From here were born other experiences, not architectural, abstract and realized in an improvised home-made "studio". The use of day-to-day objects, and even there by hand, such as balls, step papers, herbs, eggs ... contributed to create visually attractive, different and aesthetically effective things.
After a long period of indecision motivated by doubts about the value of my work, only surpassed by the insistence of my friend Paulo Abrantes, I ventured into publication in the 1X. It was the "turn" of the page of an activity that he adored, but of which he doubted in relation to its quality. This step, due to the characteristics and exigency of the site, raised the bar which led me to perfect and to revise the previous aesthetic concepts. If the composition was controlled, in the edition I realized that there was a long way to go. It was a long period of relearning and review of processes hitherto practised. This rewarding experience, and I think achieved, culminated in the inclusion of four of my works in the Mono Yearbook in 2014, Memento in 2015, Visions in 2016 and Art in 2017.
Describe your overall photographic vision
It is an essentially graphic, often minimalist photograph in which forms, tones, contrasts and light have a preponderant prominence and a proper aesthetic approach.
I like shooting in hard light to enhance the contrasts and visual impact of the scene.
Why are you so drawn Architecture & Abstract Photography?
Although nothing in my academic education links me to the area of architecture, this is one of my favourite subjects, and especially modern architecture, in which its bold lines, sometimes defying balance and imagination become a source of inspiration and an irresistible visual attraction.
The de-contextualization of the whole allows us to transform an obvious thing into a more abstract and graphically more attractive and interrogative work, leading the mind to flow freely to lead to a better interpretation of things according to the experiences experienced and emotionally representative.
What is more important to you, the mood,/story behind your images or the technical perfection?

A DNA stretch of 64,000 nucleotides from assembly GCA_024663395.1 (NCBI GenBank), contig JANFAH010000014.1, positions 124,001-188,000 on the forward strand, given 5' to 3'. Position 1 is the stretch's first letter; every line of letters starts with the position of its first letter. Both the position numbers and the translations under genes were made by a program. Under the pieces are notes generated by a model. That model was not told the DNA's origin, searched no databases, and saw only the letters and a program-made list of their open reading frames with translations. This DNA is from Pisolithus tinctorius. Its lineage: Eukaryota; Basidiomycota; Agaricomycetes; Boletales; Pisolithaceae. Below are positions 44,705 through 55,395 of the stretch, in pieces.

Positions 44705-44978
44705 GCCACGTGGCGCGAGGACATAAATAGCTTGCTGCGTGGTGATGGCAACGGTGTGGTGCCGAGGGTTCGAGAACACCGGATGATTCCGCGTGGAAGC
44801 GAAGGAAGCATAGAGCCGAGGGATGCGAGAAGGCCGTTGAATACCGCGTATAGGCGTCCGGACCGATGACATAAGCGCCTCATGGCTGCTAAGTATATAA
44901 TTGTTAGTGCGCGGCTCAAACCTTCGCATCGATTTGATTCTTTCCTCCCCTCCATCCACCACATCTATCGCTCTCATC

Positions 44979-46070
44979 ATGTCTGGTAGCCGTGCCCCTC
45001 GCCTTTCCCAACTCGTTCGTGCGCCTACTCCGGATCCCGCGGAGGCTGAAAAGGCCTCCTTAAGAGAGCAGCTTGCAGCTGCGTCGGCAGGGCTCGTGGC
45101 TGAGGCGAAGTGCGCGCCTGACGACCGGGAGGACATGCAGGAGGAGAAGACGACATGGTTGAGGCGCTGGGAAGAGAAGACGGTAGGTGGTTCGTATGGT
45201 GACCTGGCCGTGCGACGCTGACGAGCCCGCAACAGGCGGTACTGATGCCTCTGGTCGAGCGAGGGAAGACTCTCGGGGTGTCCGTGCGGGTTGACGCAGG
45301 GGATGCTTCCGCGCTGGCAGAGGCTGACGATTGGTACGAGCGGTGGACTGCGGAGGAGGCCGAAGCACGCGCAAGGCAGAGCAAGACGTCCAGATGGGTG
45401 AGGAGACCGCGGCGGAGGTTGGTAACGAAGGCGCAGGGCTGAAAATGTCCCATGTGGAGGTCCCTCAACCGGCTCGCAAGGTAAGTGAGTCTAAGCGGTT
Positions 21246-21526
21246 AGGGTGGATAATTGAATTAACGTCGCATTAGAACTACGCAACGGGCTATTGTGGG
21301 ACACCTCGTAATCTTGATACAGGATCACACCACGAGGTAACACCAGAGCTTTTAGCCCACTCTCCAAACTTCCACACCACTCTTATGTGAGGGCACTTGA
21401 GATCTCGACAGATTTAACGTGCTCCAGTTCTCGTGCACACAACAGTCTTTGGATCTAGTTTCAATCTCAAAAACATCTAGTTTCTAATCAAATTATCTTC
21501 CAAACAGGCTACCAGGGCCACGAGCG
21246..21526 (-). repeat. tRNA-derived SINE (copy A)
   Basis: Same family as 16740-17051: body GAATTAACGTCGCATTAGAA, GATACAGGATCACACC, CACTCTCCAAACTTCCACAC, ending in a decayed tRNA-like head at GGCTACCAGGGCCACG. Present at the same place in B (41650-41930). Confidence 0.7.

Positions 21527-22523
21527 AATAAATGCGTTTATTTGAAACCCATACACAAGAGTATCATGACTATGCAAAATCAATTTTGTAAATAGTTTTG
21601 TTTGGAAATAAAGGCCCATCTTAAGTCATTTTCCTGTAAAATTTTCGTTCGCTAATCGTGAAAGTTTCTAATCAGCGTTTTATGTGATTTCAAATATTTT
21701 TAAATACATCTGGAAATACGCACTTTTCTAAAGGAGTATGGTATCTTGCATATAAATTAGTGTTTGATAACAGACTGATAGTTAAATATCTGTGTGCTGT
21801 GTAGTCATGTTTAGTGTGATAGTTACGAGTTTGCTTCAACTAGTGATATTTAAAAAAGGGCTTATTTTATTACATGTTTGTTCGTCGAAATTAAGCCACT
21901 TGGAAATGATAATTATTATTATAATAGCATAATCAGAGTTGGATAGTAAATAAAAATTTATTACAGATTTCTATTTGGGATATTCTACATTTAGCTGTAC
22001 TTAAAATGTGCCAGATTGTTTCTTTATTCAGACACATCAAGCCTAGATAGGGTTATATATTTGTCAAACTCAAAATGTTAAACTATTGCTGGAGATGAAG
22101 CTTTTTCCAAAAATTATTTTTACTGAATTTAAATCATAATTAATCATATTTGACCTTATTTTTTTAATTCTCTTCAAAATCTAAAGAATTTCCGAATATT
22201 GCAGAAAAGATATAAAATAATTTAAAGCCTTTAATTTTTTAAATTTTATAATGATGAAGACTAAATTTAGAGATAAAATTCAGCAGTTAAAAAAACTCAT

What is technical perfection? Is it having focus on the whole picture or having blur in whole or in part of it? Is it to follow the rules of composition or to break them deliberately? Is it not that the technique should be applied to the idealized effect in anticipating the result?
Seen in this way the mood / story associated with the technique to achieve them, have a more relevant weight in the photographic content: to create photographs with a certain objective that can provoke emotions and transmit a certain message, not ceasing to be great photographic works.
And then, yes, the technique is important and fundamental.
What generally is your relationship to your subject matter beyond being an observer?
It is a relationship of love at first sight, almost impulsive, that is later matured
Initially I make 3/4 photos that I see, sometimes even with a smartphone, followed by a more careful and rigorous work in form and content.
Do you prepare carefully the locations where you are intending to photograph?
Ultimately I have managed the outputs in function of photographic objectives
I also revisit locations at different times of the day and different weather conditions with a defined goal of finding different light with the idea of the result to get.
I also do web research on the places I'm going to visit, trying to find things that fit my photographic vision, particularly in the area of architecture.
What gear do you use (camera, lenses, bag)?
I currently use two cameras.
A Canon 5D Mk III, with L series lenses: 16-35mm, f / 2.8; 24-70mm, f / 2.8; 70-200mm, f / 4; 50 mm f / 1.2; 100mm, f / 2.8 macro, Lensbaby Velvet 56.
A Sony alpha 7R II with a Sony lens 24-70mm f / 4; and a Zeiss Batis 18mm, f / 2.8
What software do you use to process your images?
Adobe Lightroom Classic CC, Adobe Photoshop CC and more rarely the Silver Effex Pro2
Can you tell us something more about your work flow?